The term country refers to a political state or nation or its territory. It is referred to as the land of an individual's birth, residence, or citizenship. A country may be an independent sovereign state or part of a larger state, as a non-sovereign or sovereign political division, a physical territory with a government, or a geographic region associated with sets of independent or differently associated people with distinct political characteristics, it is not inherently sovereign. Countries can refer both to sovereign states and to other political entities, while other times it can refer only to states. For example, the CIA World Factbook uses the word in its "Country name" field to refer to "a wide variety of dependencies, areas of special sovereignty, uninhabited islands, other entities in addition to the traditional countries or independent states"; the largest country in the world is Russia. The newest country is South Sudan; the word country comes from Old French contrée, which derives from Vulgar Latin contrata, derived from contra.
It most entered the English language after the Franco-Norman invasion during the 11th century. In English the word has become associated with political divisions, so that one sense, associated with the indefinite article – "a country" – through misuse and subsequent conflation is now a synonym for state, or a former sovereign state, in the sense of sovereign territory or "district, native land". Areas much smaller than a political state may be called by names such as the West Country in England, the Black Country, "Constable Country", the "big country", "coal country" and many other terms; the equivalent terms in French and other Romance languages have not carried the process of being identified with political sovereign states as far as the English "country", instead derived from, which designated the territory controlled by a medieval count, a title granted by the Roman Church. In many European countries the words are used for sub-divisions of the national territory, as in the German Bundesländer, as well as a less formal term for a sovereign state.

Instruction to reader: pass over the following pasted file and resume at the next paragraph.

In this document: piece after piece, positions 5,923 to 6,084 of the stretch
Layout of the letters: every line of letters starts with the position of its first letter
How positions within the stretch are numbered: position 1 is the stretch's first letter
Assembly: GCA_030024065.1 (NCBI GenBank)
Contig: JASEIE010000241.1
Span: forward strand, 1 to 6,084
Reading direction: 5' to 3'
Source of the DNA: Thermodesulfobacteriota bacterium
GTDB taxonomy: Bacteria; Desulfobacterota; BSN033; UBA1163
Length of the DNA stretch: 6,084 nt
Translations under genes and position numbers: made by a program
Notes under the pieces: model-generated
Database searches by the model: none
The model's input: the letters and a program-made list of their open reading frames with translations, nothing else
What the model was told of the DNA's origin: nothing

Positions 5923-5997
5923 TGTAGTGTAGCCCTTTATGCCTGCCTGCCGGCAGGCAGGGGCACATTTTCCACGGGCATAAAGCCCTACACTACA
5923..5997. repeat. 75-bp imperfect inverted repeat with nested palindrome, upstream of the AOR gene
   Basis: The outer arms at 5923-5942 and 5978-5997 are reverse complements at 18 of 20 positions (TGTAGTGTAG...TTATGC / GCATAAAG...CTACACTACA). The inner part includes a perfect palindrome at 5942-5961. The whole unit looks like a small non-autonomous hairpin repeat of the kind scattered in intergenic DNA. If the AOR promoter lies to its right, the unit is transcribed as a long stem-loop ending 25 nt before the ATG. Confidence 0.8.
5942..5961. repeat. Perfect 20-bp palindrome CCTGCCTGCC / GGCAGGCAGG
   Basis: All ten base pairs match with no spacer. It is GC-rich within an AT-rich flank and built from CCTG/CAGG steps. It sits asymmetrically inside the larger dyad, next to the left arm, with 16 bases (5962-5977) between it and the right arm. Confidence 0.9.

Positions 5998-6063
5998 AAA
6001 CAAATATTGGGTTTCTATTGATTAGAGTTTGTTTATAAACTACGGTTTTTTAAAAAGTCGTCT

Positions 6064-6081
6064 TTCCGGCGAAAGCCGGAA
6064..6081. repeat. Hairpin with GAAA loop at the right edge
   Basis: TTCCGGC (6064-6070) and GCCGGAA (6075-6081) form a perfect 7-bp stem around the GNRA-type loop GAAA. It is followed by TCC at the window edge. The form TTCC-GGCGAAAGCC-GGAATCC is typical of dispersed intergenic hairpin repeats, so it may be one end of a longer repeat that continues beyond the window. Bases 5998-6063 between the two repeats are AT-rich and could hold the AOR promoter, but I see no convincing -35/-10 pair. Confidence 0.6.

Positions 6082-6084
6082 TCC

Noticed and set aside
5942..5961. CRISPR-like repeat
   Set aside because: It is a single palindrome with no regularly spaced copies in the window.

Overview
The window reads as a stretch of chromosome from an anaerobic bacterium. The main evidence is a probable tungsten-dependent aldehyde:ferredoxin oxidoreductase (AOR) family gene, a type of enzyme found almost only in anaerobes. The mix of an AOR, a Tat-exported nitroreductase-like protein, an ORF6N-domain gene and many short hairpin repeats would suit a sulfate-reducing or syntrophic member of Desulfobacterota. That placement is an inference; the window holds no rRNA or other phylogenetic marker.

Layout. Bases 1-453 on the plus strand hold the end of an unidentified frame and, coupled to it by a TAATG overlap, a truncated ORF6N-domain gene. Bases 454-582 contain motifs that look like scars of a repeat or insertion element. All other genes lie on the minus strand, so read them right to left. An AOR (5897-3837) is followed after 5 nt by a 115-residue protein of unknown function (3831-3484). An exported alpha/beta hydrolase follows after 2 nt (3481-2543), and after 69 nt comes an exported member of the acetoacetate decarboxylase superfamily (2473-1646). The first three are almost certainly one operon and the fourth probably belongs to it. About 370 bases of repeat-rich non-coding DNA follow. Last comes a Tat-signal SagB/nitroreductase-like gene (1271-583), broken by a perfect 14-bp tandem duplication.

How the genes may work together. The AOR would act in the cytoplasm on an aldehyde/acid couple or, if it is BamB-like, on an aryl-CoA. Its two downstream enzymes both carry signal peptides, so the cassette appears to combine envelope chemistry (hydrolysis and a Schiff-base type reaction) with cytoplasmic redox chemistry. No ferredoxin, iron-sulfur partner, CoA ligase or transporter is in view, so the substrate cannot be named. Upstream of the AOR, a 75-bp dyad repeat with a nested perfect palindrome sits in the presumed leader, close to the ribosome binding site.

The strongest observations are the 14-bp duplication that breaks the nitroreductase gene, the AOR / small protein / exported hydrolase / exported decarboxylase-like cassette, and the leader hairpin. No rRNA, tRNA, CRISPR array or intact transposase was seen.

France has many "pays" that are recognized at some level, are either natural regions, like the Pays de Bray, or reflect old political or economic entities, like the Pays de la Loire. A version of "country" can be found in the modern French language as contrée, based on the word cuntrée in Old French, used to the word "pays" to define non-state regions, but can be used to describe a political state in some particular cases; the modern Italian contrada is a word with its meaning varying locally, but meaning a ward or similar small division of a town, or a village or hamlet in the countryside. The term "country" can refer to a sovereign state. There is no universal agreement on the number of "countries" in the world since a number of states have disputed sovereignty status. By one application of the declarative theory of statehood and constitutive theory of statehood, there are 206 sovereign states; the latest proclaimed state is South Sudan since 2011. The degree of autonomy of non-sovereign countries varies widely.
Some are possessions of sovereign states, as several states have overseas territories, with citizenry at times identical and at times distinct from their own. Such territories, with the exception of distinct dependent territories, are listed together with sovereign states on lists of countries, but may nonetheless be treated as a separate "country of origin" in international trade, as Hong Kong is. A few states consist of a union of smaller polities which are considered countries: The Kingdom of the Netherlands includes four separate countries: Netherlands, Curaçao, Sint Maarten; the United Kingdom includes England, Scotland and Northern Ireland. The Crown Dependencies, which are not part of the UK itself, are sometimes referred to as countries; the Kingdom of Denmark includes three separate countries: Faroe Islands and Greenland. Several organizations seek to identify trends. Countries are distinguished as developing countries or developed countries; the United Nations The UN Department of Economic and Social Affairs annually produces the World Economic Situation and Prospects report that classified states as developed countries, economies in transition, or developing countries.